(CNN) -- W. Mark Felt, who leaked information to reporters under the moniker, "Deep Throat," about the Watergate break-in, died Thursday at the age of 95, sources told CNN.
W. Mark Felt, known as "Deep Throat," divulged information to reporters about the Watergate break-in.
Rob Jones, Felt's grandson, said his grandfather died at his home in Santa Rosa, California. According to published reports, Felt died of congestive heart failure.
Felt admitted in a 2005 Vanity Fair article he was the Washington Post's source for many of its 400 stories on the Watergate affair during the early 1970s. The Watergate break-in eventually led to the 1974 resignation of President Richard Nixon.
"I'm proud of everything that Deep Throat did," Felt, 92, told CNN's "Larry King Live" in 2006, his first public interview on the subject.
Felt's entanglement with history occurred in 1972 after the bungled break-in at the Democratic National Party offices in the Watergate hotel. Felt, an associate director at the FBI, said he was unhappy with the way the administration meddled with the investigation into the break-in, which led him to divulge information to the newspaper. Watch how Felt played a pivotal role in presidential history »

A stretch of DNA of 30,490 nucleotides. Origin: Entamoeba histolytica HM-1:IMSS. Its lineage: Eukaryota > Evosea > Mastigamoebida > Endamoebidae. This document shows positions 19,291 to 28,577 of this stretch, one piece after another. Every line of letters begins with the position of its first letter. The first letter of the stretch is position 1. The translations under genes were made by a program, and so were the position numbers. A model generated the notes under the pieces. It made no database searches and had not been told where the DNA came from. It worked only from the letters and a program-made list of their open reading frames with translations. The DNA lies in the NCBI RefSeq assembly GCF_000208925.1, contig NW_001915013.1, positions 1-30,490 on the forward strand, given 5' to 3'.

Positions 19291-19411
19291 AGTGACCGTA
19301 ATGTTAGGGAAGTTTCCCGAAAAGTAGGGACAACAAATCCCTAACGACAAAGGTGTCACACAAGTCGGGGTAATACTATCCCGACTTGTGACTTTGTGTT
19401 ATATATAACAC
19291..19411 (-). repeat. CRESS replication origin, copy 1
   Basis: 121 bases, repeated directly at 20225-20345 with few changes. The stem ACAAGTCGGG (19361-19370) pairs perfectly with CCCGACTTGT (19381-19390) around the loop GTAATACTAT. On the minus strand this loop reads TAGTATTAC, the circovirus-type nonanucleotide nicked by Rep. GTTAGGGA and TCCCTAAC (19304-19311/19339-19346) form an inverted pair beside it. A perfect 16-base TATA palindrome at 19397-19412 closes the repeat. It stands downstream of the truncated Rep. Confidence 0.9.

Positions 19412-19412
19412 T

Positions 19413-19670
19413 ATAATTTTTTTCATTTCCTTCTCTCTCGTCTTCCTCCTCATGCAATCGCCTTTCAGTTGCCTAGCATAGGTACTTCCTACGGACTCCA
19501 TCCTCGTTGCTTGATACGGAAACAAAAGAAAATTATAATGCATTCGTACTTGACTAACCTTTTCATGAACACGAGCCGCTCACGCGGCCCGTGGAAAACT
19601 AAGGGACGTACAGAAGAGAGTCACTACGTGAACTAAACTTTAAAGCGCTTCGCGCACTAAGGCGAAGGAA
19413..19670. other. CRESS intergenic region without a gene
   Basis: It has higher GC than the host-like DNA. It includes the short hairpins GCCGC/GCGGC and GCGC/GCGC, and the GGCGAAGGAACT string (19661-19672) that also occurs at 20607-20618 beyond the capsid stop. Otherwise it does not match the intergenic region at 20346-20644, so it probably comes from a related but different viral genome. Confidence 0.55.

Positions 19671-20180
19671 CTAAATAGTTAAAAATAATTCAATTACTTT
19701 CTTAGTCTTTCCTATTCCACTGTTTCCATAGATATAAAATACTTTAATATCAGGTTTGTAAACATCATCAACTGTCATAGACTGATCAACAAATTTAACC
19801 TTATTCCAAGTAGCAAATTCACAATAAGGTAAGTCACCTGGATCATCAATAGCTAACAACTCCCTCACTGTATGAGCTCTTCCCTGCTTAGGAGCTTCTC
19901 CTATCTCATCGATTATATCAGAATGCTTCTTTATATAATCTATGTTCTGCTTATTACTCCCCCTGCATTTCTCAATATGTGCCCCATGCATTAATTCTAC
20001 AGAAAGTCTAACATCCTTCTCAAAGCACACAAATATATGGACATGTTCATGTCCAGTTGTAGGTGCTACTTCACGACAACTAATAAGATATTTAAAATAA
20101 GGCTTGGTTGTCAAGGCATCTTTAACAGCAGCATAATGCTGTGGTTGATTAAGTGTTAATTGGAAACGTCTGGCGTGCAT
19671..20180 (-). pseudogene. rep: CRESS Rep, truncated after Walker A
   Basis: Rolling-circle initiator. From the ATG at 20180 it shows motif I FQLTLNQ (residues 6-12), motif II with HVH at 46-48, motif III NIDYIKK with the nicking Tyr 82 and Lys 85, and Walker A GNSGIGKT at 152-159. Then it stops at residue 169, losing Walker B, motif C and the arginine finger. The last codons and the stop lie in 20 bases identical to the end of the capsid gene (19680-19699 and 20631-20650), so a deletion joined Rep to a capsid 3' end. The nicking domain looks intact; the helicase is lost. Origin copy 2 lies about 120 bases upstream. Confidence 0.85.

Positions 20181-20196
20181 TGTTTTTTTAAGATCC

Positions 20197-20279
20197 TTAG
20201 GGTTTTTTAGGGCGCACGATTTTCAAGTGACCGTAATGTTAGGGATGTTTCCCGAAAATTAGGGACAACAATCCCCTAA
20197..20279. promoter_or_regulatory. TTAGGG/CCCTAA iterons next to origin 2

Carl Bernstein and Bob Woodward, then-rookie reporters with the Washington Post, did stories about the break-in and subsequent cover-up. Both men credited Felt for helping them, but Bernstein said Felt was a tough interview.
"He didn't leak. He had to really be squeezed," Bernstein said in a 2006 interview. "He confirmed mostly what we had gotten elsewhere. He didn't want to volunteer a lot of information, yet his role was essential in giving us a solidity and a knowledge that what we were reporting was right." Watch Bernstein praise Felt's courage »
When King asked Felt whether he felt he had done anything wrong in going outside approved channels to get information out, Felt was unequivocal.
"I thought I was doing the right thing," he said. Watch Felt's interview with Larry King »
Felt, who retired from the FBI in 1973, had his own legal problems. He was convicted in 1980 on conspiracy charges for authorizing government agents to break into homes without search warrants in a hunt for bombing suspects in 1972 and 1973.
When the case went to trial, former President Nixon testified on Felt's behalf. Felt was eventually pardoned in 1981 by President Ronald Reagan.
When asked how he would like to be remembered, Felt said, "I'd like to be remembered as a government employee who did his best to help everybody."
-- CNN's Alan Duke contributed to this report.